It was learned that the parents of 7 of the participating children (17.1%) were separated. When the table is reviewed in general, it is observed that 90.2% of the mothers (n=37) had either an undergraduate or a postgraduate degree. This rate was calculated as 87.8% among the fathers of the children (n=36) (Table 4).

Table 4 Demographics of the fathers of the participating children

When the occupational distribution of the fathers is examined, it is seen that 12.21% (n=5) were self-employed or engaged in free trade. Again parallel to the occupational distribution observed with the mothers, fathers showed diversity in their occupations (Table 5).

Table 5 Distribution of the fathers of the participating children based on their occupations

It is seen that 60.98% of the families who participated in the study had a monthly income of TRY 7001 [sic] and above. Approximately 29.27% of the families had a monthly income of TRY 12,001 and above. Two families preferred not to disclose their income (Table 6).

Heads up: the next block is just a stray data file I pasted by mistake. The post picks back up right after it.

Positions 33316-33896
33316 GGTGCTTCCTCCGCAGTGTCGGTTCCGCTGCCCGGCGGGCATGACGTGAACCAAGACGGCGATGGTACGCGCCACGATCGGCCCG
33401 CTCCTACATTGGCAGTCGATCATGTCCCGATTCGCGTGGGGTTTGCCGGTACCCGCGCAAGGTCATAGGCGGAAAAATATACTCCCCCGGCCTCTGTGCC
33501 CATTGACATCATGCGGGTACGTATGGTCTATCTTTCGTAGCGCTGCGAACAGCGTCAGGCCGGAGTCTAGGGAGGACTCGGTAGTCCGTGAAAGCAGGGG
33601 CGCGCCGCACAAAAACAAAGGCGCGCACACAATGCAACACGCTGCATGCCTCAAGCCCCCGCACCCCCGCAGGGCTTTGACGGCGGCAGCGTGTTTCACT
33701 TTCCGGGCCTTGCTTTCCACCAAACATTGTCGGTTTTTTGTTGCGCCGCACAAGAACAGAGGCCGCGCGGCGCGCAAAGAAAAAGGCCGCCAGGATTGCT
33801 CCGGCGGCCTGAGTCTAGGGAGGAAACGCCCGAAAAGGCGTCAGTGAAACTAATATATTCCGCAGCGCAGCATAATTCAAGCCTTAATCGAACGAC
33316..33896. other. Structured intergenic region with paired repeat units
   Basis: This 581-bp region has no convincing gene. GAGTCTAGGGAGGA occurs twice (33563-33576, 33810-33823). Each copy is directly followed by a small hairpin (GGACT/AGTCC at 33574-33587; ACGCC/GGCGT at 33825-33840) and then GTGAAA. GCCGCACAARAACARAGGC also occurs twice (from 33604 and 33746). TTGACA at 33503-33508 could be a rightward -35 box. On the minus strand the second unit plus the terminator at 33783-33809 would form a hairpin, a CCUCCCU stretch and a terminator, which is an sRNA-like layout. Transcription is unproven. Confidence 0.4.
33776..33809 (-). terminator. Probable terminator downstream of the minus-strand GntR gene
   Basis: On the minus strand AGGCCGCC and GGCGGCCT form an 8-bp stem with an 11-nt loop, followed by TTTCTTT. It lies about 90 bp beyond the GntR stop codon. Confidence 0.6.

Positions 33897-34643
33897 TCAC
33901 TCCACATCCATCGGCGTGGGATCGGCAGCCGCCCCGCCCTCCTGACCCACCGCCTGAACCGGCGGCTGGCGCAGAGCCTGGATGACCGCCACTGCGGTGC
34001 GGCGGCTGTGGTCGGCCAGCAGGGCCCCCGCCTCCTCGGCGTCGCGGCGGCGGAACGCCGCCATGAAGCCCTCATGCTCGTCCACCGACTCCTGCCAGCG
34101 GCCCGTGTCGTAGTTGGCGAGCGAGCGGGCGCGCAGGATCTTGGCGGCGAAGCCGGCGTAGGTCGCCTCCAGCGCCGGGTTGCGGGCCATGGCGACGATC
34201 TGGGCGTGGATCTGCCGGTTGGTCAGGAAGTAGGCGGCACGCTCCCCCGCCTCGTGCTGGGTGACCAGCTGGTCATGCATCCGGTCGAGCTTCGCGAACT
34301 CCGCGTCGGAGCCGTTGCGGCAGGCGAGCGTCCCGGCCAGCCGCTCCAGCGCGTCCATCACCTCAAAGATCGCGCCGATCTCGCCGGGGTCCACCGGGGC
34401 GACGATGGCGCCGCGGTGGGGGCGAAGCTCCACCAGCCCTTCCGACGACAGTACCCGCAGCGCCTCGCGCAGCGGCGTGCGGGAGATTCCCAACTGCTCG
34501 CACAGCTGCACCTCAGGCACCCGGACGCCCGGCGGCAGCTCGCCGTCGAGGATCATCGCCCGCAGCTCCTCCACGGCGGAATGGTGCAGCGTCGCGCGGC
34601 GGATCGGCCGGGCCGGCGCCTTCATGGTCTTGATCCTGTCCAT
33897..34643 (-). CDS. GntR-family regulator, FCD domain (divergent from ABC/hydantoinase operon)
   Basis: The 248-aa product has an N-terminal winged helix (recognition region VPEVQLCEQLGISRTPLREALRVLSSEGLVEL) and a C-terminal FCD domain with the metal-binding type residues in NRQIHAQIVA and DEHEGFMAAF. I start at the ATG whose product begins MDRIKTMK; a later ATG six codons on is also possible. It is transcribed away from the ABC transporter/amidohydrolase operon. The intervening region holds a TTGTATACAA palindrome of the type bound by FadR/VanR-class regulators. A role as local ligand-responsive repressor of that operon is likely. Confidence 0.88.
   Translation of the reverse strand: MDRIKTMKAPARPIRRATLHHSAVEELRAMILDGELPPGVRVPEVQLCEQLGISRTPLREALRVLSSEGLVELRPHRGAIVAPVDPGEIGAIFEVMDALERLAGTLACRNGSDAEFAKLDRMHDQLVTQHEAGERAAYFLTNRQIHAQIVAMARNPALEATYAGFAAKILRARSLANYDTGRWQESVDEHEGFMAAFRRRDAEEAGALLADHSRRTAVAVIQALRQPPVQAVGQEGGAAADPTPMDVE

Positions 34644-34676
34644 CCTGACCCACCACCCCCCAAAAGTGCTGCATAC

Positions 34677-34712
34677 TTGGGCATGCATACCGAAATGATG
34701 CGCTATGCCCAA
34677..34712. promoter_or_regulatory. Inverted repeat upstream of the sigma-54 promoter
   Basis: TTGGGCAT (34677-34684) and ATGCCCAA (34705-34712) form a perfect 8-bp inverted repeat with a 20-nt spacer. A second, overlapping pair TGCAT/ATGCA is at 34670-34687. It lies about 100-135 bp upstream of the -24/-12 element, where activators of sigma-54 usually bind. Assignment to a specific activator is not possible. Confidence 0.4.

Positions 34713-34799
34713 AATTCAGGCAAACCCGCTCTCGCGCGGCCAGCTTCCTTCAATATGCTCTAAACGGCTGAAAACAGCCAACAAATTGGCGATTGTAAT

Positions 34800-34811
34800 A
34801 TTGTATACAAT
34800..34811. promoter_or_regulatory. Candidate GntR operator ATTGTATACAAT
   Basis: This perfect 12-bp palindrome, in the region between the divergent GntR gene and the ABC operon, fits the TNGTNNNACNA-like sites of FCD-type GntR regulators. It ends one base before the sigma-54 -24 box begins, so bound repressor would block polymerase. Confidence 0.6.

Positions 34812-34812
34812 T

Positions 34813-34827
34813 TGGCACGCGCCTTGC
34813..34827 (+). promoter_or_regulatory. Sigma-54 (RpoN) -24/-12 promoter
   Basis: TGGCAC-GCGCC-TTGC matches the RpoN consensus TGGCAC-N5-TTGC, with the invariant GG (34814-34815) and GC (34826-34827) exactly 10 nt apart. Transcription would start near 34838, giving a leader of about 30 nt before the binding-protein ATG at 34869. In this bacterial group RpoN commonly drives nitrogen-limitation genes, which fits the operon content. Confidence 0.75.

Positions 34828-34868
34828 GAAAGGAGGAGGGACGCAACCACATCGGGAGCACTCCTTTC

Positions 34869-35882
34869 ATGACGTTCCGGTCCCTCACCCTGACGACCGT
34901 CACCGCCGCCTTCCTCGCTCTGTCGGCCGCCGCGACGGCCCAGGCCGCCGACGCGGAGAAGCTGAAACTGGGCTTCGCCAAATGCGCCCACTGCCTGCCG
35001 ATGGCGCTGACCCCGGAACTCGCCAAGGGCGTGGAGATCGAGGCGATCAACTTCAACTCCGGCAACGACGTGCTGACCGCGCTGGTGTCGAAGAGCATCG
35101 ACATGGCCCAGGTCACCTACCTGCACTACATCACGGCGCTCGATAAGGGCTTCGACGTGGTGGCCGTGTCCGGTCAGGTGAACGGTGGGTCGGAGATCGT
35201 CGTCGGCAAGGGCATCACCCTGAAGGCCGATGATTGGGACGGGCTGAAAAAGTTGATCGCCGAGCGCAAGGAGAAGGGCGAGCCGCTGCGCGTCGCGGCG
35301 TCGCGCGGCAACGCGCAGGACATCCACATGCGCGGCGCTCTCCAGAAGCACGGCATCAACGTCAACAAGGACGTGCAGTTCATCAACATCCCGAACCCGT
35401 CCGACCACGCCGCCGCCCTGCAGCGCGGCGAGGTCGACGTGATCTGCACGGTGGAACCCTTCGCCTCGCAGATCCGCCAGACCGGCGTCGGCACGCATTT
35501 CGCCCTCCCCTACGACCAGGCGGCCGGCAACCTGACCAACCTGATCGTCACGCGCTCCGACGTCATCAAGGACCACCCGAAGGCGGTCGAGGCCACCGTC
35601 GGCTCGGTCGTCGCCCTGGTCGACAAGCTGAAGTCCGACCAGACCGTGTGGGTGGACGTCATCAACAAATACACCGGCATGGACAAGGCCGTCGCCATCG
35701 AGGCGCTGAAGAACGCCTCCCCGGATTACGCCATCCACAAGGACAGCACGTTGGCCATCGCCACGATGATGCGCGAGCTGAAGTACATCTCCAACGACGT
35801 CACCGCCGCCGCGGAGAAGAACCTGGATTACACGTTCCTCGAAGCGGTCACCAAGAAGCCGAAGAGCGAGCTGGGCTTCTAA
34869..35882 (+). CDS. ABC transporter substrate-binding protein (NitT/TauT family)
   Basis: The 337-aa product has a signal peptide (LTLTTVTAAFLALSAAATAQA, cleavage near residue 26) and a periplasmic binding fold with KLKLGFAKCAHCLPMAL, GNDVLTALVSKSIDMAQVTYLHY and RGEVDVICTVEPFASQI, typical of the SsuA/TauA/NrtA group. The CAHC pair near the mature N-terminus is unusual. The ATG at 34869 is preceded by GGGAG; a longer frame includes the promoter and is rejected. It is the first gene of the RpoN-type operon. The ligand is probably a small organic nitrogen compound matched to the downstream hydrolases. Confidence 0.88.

Table 6 Monthly income of the families who participated in the study

Findings of research sub problem 1

Spearman rank correlation coefficient (Spearman’s rho) is calculated to reveal whether there is a significant relationship among the scores of categories Task Performance (A) and Communication Competence (B). The results indicate that there is indeed a highly significant positive correlation rs = .79, p = .000. between categories A and B. It may be possible to say that as Task Performance scores of children increase, their scores of Communication Competence increase, or as Communication Competence scores increase, their Task Performance scores increase in parallel. The coefficient of determination in this case was rs2 = .63. This result shows that there is 63% common variance between these two categories. In other words, it can be concluded that the 63% of the total variance in communicative competence arises from task performance. The same situation can be interpreted within the category of Task Performance.

Findings of research sub-problem 2